EU students are supposed to be equivalents to British nationals with regards to admissions and fees policy, as far as i know, so there should be no quotas, nor elevated fees for them.

    however, if you're a "true" international from outside the EU, then join the club and bleed some cash... there aren't any quotas for us per se, but for some faculties like in medicine, there are external agencies (General Medical Council) that limit foreign admissions - it's 7% = 20 odd places for medicine, the last time i looked.
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    (Original post by blabber92)
    I go to an international school in a foreign country... The thing is, I'm from Serbia, so I have a non-EU passport. But I've lived in Holland for about 6 years now, and Holland is an EU country. It's so stupid...

    I'm still classified as 'overseas' and it just annoys me that they are putting up this financial barrier against international students... I feel completely European, but my country isn't a part of the EU, and that makes it impossible to study elsewhere... It's always been my dream to go to a top university like Oxford or Cambridge, but I guess that won't be happening.
    As far as I know, you do not have to hold a EU-passport, in order to be classified as an EU-student. If you have been resident in a EU-country throughout a three-year period prior to the start of your course, you're classified as an EU-student. Take a look at this document.

    So, if I am not mistaken, this means that you just have to pay the same tuition fees as any other UK or EU student, which is currently set to 1100 pounds, but will be raised to 3000 pounds after 2005.
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    (Original post by Omer)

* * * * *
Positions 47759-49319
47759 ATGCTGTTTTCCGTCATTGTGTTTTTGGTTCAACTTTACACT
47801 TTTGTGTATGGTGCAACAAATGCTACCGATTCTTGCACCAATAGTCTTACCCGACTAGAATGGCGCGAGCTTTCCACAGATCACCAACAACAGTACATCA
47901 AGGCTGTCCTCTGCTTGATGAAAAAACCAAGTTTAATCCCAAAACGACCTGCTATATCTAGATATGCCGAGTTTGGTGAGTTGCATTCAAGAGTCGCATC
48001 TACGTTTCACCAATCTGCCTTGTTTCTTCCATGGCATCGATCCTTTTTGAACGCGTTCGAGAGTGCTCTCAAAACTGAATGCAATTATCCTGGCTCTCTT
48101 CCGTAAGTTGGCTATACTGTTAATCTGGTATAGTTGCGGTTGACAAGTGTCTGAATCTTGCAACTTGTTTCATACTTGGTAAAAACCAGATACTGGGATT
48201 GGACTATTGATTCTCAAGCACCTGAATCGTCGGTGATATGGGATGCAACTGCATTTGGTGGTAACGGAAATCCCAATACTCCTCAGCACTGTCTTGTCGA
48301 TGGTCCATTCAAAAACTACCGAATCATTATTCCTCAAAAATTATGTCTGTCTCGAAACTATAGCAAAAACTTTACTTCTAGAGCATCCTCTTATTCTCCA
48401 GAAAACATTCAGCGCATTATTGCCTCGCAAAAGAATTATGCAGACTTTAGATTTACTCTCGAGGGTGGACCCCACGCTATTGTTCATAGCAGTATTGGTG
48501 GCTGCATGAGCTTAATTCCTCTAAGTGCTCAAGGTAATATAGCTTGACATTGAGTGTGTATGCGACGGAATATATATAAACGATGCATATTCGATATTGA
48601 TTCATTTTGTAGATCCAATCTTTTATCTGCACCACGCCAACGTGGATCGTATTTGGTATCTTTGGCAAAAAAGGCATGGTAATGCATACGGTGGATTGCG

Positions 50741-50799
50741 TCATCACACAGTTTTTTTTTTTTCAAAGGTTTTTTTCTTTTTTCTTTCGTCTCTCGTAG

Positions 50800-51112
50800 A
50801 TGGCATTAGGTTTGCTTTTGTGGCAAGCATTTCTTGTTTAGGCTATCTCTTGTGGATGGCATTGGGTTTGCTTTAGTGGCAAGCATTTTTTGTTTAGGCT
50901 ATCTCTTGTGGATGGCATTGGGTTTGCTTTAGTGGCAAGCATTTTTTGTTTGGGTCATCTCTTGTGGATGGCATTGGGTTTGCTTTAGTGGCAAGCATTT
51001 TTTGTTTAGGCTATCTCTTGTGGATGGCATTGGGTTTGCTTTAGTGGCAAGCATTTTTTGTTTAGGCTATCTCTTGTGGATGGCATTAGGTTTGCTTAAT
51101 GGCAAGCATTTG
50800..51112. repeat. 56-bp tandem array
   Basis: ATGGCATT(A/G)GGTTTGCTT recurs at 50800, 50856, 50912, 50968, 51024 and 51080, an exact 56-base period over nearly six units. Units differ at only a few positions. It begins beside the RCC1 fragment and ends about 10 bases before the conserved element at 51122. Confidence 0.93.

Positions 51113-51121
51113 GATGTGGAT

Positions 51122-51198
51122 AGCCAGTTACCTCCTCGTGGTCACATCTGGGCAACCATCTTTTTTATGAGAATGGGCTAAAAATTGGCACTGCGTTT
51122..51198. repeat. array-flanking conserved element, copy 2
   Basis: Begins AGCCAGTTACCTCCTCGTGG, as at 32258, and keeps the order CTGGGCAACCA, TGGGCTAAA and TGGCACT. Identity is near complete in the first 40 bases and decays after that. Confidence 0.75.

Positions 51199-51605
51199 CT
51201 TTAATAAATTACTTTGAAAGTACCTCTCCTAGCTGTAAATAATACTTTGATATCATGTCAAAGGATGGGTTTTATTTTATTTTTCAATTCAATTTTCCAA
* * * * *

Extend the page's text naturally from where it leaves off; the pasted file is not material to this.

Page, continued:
I have an offer from King's College, Cambridge and I'm from Turkey. Since I'm a non-EU student, I have to pay about 16000 GBP (I'm doing SPS, which is an arts course, if you're doing a science course the fee is higher..) The amount is certainly very high, but compared to American unis it's much cheaper... So if you have the financial security to afford, it by all means apply.. International students certainly have a good chance if they come across well in the interview..
    Congratulations, that's brilliant! You're right, it is cheaper than American unis, but I just can't afford that kind of money .
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    (Original post by KHL)
    16k seems a bit steep for an arts course. as far as i can remember, i paid about that much at the start of the year for my tuition fees this year, and i'm a medic...

    EU students are supposed to be equivalents to British nationals with regards to admissions and fees policy, as far as i know, so there should be no quotas, nor elevated fees for them.

    however, if you're a "true" international from outside the EU, then join the club and bleed some cash... there aren't any quotas for us per se, but for some faculties like in medicine, there are external agencies (General Medical Council) that limit foreign admissions - it's 7% = 20 odd places for medicine, the last time i looked.
    Yeah that sounds just about right... Medicine is what I'm thinking of doing and if you think about it, 20 places is so little. I think it's even less actually for overseas, like 7 places or something... Lol it would be pretty hard to get in then
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    (Original post by way2go)
    As far as I know, you do not have to hold a EU-passport, in order to be classified as an EU-student. If you have been resident in a EU-country throughout a three-year period prior to the start of your course, you're classified as an EU-student. Take a look at this document.

    So, if I am not mistaken, this means that you just have to pay the same tuition fees as any other UK or EU student, which is currently set to 1100 pounds, but will be raised to 3000 pounds after 2005.
    Thanks, I had no idea there was a chance of them classifying me as an EU student... I'm going to closely read that document and see exactly whether I would be overseas or EU...